Registered patients receive their GF products according to a local guideline drawn up in consultation with Coeliac UK. This describes different categories of patient (eg, male aged 19–59 years, pregnant women) and allocates units to each product (eg, 400g of bread equals one unit and 500g of flour mix equals two units).

Each category of patient has a monthly unit allowance. For example, men aged 60–74 require 16 units worth of GF foods each month to maintain nutrition and can be supplied with this by the service provider. Patients who are highly active (eg, manual labourers) are allowed an extra four units.

Patients complete a standard monthly order form and can request a change in products supplied or quantities, so the system gives them more choice over what they eat. A single A4 form is used for the patient supply. There is no longer a need to wait for an FP10 from the surgery.

A large range of products is available and these are obtained from main full line wholesalers or direct from the manufacturer in singles or sensible minimum quantities.

About one and a half hour’s training (one evening) was needed for those wanting to provide the service. Staff from the participating pharmacies and dispensing GP practices were trained on the management of coeliac disease and the organisation of the scheme.

Funding is from the PCT prescribing budget. Pharmacies are paid an annual fee per patient (£70) and reimbursed monthly for the GF products supplied and excess delivery charges. Records of supplies to each patient are retained by the pharmacy for audit purposes.

Completion of the claim form is quick, using the invoice received, and these can be sent at any time to the PCT, but an online claim system is being introduced which will speed up payments and reduce the paper work. After 18 months the PCT reports that the scheme runs well and the cost per patient is comparable to that for GP prescribing.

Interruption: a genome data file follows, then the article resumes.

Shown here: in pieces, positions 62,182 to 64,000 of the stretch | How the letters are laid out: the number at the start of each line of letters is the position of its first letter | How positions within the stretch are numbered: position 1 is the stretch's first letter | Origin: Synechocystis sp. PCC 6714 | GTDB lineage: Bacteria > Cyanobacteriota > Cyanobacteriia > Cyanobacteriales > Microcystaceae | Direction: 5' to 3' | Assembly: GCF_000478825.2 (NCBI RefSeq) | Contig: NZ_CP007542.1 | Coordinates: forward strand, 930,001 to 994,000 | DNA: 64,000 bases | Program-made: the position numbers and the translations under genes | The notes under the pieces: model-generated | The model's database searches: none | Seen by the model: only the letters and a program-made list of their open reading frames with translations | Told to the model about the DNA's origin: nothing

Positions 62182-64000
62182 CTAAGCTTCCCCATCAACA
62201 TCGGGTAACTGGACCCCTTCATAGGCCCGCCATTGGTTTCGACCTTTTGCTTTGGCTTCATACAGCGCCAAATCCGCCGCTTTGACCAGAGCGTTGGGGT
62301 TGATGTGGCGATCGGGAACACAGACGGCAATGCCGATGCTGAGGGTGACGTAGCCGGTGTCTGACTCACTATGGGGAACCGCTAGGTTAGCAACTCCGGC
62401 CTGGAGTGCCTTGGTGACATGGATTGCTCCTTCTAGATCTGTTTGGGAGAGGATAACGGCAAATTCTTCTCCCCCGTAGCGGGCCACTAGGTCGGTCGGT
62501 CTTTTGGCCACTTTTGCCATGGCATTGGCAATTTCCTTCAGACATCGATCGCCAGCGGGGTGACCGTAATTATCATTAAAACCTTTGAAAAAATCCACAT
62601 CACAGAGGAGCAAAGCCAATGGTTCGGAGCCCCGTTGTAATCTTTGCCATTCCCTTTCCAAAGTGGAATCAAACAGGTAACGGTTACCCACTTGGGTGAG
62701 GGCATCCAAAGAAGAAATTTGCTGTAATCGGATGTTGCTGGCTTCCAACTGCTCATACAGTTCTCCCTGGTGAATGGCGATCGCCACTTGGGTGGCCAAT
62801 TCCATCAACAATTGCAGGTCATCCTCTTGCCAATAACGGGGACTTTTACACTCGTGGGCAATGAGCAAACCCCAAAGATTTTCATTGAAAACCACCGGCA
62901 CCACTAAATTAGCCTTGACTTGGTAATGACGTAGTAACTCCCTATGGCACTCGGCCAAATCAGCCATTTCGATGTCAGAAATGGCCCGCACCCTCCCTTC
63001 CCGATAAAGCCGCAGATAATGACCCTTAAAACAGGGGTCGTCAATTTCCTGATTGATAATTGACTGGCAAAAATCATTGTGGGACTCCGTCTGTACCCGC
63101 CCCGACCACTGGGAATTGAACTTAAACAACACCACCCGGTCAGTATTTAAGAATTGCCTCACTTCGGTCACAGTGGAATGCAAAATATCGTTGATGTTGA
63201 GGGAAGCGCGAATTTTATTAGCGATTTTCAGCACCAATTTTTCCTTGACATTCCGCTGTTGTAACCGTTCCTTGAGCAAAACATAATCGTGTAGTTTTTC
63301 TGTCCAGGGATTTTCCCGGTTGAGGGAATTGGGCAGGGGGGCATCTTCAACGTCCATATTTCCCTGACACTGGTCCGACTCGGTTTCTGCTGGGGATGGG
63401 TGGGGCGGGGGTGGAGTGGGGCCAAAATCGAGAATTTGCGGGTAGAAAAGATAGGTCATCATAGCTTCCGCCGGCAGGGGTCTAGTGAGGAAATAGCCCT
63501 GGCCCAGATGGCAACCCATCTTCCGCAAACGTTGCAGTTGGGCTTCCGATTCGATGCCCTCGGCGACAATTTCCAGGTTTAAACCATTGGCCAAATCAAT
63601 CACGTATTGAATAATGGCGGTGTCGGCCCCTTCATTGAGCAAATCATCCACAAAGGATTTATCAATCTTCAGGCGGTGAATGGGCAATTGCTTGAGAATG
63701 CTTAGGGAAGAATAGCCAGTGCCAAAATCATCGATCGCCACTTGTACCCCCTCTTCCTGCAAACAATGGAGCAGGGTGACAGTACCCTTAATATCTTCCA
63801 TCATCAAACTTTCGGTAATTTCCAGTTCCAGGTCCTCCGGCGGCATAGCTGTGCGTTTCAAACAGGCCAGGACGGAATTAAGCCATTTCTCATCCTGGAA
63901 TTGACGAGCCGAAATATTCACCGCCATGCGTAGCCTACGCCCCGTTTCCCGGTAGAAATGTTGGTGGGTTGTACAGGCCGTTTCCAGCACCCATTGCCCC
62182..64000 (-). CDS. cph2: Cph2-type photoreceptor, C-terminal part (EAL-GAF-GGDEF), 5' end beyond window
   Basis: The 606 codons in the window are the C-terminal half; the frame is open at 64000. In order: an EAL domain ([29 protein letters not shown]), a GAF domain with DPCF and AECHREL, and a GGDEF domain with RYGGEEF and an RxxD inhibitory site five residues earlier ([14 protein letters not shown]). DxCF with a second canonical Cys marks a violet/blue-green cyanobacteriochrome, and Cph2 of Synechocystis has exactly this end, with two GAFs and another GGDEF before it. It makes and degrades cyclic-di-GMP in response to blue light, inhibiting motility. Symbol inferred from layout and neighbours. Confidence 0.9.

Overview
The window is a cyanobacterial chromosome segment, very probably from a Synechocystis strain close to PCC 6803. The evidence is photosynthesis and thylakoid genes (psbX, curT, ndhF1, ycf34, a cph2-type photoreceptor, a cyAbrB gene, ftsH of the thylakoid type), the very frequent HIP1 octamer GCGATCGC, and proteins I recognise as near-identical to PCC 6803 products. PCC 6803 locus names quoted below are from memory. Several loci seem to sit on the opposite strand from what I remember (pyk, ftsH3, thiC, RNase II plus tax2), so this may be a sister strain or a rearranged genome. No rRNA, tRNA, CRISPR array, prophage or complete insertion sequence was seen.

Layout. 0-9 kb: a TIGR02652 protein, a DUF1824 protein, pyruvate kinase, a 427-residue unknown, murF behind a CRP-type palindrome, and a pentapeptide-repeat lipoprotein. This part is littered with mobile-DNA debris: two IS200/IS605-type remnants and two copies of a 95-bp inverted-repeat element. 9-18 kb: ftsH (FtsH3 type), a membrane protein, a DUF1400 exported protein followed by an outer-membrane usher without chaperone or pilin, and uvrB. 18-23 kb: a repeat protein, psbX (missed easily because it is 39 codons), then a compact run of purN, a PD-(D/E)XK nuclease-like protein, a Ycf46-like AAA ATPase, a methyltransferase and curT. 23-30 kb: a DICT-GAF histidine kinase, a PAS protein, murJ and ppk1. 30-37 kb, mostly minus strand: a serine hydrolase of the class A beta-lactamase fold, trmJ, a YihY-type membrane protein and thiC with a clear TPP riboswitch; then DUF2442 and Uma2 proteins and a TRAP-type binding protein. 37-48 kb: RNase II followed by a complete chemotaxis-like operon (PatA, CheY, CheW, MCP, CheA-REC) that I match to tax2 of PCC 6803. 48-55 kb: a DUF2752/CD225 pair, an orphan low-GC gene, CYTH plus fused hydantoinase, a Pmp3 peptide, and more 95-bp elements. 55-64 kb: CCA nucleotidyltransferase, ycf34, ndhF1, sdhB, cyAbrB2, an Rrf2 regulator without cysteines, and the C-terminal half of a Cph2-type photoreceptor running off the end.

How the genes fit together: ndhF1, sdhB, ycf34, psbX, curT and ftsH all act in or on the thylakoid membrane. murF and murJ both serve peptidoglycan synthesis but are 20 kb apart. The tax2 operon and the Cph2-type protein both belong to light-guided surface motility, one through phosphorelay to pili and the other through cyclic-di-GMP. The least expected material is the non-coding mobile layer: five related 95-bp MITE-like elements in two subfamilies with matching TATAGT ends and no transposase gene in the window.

Contractors are satisfied with the levels of remuneration and it is believed that the success of this project will lead to more pharmacy enhanced services within NHS Northamptonshire.

This sort of scheme is in line with the recommendations of the pharmacy White Paper. In particular, it :

  • Reduces the time-consuming administration of repeat prescriptions in GP surgeries
  • Contributes to the expansion of the range of clinical services offered by pharmacies, particularly to those with a long-term condition
  • Expands patient’s access to treatment, making better use of pharmacists’ skills and helping to improve patient care


Long-term consequences

Coeliac disease is an autoimmune disease in which the body’s immune system reacts to gluten in food by attacking its own tissues. The lining of the small bowel is damaged (villous atrophy) and absorption of food, minerals and vitamins impaired. However, only about one in eight people with the disease is diagnosed so there are approximately 500,000 people with undiagnosed coeliac disease in the UK.

Some of these people appear well, but others suffer from problems, such as lethargy and anaemia, and have gastrointestinal symptoms, resulting in chronic ill health and long-term consequences and significant implications for the health service.